A member of a republican band who rubbed shoulders with the IRA and Sinn Féin's top brass is today exposed as a top drugs' baron.
And the Sunday World can also reveal that convicted drugs' pusher Paul Morris was in the British Army – even as he travelled the length and breadth of Ireland playing at Sinn Féin and Provisional IRA commemorations.
He belonged to the Martin 'Doco' Doherty republican flute band named after a revered IRA man murdered by loyalists outside a Dublin pub.
But Morris is now behind bars after cops dramatically caught him with almost half a million pounds' worth of heroin in his car.
The bandsman, who once toadied up to senior Provo and Sinn Féin figures, is beginning a four-year jail sentence for possessing the deadly drugs' stash.
That came after Morris toured the country belting out pro-IRA songs – while he was a serving member of the British Army who made no attempt to hide his job from his fellow bandsmen nor Sinn Féin supporting friends.
Although he was on bail for possessing the huge heroin haul, Morris continued to openly attend republican events.
The heavily-tattooed bandsman brazenly showed up at the 'Volunteer Pearse Jordan commemoration' in West Belfast in November just weeks before he was jailed.
Later, he boasted to friends about how he'd taken part in the march – in the republican stronghold of Ballymurphy – to honour the IRA member shot dead by the security forces 20 years ago.
But bizarrely, Morris had himself been a British Army driver for four-and-a-half years.
The Martin 'Doco' Doherty flute band attended a host of other pro-Sinn Féin and Provisional IRA commemorations last year.
On its own website, the band advertised how it was taking part in a rally in Crossmaglen which was addressed by Sinn Féin national chairman Declan Kearney. The Scottish band also publicised its appearance at a commemoration in Newry where the main speaker was Sinn Féin MLA Mickey Brady.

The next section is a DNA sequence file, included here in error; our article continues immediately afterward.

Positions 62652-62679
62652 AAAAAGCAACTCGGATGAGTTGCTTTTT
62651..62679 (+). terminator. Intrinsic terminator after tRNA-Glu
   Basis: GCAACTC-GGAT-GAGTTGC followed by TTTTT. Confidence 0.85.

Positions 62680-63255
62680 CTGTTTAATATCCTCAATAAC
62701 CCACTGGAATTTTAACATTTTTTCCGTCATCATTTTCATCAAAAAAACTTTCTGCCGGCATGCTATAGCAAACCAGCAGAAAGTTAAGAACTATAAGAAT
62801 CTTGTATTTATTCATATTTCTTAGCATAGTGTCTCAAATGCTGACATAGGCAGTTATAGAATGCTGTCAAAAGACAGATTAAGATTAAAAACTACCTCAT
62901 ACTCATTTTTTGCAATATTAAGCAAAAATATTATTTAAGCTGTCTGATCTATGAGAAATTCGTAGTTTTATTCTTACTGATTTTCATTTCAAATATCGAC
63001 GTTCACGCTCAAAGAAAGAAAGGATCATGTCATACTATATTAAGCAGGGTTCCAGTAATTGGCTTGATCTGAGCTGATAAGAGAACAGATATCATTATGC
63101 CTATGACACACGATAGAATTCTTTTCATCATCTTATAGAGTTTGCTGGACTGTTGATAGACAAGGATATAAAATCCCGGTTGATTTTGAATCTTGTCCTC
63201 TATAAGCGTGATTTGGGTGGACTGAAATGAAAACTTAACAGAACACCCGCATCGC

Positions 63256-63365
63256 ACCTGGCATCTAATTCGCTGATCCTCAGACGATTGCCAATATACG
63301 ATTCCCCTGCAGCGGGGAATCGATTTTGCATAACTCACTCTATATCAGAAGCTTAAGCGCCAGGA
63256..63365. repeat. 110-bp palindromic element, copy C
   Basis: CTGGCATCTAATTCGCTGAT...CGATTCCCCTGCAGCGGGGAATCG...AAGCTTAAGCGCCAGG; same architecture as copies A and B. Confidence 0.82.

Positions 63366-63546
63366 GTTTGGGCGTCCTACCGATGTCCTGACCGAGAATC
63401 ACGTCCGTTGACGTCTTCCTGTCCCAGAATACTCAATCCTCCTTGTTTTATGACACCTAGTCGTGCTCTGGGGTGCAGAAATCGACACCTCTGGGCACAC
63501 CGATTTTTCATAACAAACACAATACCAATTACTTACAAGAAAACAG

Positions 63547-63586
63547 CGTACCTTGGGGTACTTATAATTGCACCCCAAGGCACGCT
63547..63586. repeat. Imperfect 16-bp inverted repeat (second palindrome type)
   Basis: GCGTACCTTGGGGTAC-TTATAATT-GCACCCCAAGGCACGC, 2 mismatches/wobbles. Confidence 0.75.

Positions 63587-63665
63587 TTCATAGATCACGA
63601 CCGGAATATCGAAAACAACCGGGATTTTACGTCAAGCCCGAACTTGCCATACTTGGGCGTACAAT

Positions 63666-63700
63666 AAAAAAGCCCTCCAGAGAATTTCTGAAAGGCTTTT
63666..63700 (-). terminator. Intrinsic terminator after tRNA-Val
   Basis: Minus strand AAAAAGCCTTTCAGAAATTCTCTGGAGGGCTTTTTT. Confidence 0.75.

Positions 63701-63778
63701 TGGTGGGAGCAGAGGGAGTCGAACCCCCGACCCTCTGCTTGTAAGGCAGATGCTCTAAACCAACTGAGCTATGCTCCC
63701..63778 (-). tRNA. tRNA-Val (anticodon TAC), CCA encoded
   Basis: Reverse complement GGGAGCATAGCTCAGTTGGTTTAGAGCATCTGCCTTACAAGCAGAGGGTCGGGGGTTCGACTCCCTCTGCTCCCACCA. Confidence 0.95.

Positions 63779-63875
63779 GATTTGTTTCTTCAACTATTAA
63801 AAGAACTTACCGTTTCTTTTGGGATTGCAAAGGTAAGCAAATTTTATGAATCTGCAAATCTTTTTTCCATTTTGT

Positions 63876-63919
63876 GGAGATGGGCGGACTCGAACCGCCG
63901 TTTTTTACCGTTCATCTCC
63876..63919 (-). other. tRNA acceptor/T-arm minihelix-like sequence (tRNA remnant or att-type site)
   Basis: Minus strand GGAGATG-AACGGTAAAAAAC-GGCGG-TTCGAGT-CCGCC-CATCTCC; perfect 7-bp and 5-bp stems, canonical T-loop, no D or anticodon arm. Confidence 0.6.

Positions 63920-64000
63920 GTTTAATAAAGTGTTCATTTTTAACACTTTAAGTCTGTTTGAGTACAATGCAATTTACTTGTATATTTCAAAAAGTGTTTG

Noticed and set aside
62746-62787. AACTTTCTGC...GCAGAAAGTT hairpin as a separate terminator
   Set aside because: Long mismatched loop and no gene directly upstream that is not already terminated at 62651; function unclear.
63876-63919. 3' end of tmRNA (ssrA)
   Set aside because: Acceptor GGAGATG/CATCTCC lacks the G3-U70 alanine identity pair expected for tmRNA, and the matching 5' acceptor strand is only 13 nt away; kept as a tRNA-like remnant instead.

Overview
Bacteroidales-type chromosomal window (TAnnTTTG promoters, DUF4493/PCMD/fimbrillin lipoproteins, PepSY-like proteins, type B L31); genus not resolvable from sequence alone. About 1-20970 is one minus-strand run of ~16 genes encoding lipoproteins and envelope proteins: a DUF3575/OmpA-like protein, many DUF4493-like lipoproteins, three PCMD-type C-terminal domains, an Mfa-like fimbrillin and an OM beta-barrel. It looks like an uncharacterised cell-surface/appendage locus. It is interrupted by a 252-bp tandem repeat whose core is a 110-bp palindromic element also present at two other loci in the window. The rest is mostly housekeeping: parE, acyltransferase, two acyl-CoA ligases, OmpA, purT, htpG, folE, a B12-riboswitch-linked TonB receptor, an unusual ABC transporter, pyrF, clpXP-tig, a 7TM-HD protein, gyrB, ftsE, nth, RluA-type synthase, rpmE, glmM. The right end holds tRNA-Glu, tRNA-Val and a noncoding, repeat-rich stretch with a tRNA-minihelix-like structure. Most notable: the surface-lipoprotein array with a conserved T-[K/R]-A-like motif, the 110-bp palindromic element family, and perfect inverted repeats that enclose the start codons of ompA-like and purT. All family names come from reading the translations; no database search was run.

And it took part in the Dundalk Easter rally which was addressed by Gerry Adams. Indeed, the Sinn Féin president even posed for photographs with band members.
Morris was photographed marching with the band through the streets of Glasgow in May – two months after he was charged with possessing the deadly drugs' stash – at the annual commemoration for Martin 'Doco' Doherty.
Doherty was shot dead by the UVF in 1994 outside the Widow Scallon's pub in
Dublin as he tried to prevent loyalist gunmen entering the premises with a bomb.
Morris, from Renton in West Dumbartonshire, was stopped by police while driving along the motorway last March.In the boot of the car, cops found bags of heroin with an estimated street value of over £446,000.
At his trial last month, Morris pleaded guilty to the drugs' offence. Arguing for a lenient sentence for his client, solicitor Liam O'Donnell stressed his British Army background.
The lawyer revealed how for four months last summer, Morris had also worked for the US Army in Kuwait.
"He started gambling and experimenting with cocaine and that is why he became involved in this offence," O'Donnell added.
Sentencing Morris to 45-months in jail, Judge Lord Bracadale stated: "It is unfortunate that someone with a genuinely good record should get involved in this."
Neither Morris's membership of the republican flute band, nor his participation in Sinn Féin and Provisional IRA commemorations, was mentioned in court.
But some republicans in the North, who were in the dark about both Morris's drug-dealing and British Army membership, are horrified they hosted him in Ireland.
One Newry activist told the Sunday World: "His band were regularly here. They'd sleep on the floor of the Barcroft community centre. It's disgusting that Paul Morris, who worked for the British Army, marched to the republican plot where local IRA volunteers killed by that same army are buried."
Another Scottish republican band – the Brendan Hughes Republican Flute band, named after the legendary Belfast IRA leader known as 'the Dark' – also voiced its anger.
It said drug-dealing wrecked communities and too many families had been torn apart as young people became addicted to the poison Paul Morris and others supplied.
In a statement, the Martin 'Doco' Doherty band claimed Paul Morris was expelled from the band in May. The band claimed he was expelled, under its constitution, when "details of his former employment" in the British army came to light.
"Anyone who has had dealings with our band will tell you it's completely anti-drugs," a spokeswoman said. "Our band has an impeccable reputation the length and breadth of the whole republican community and will continue to do so."
Despite Paul Morris's expulsion from the band, he still lists it approvingly on his Facebook page and several band members remain friends with him.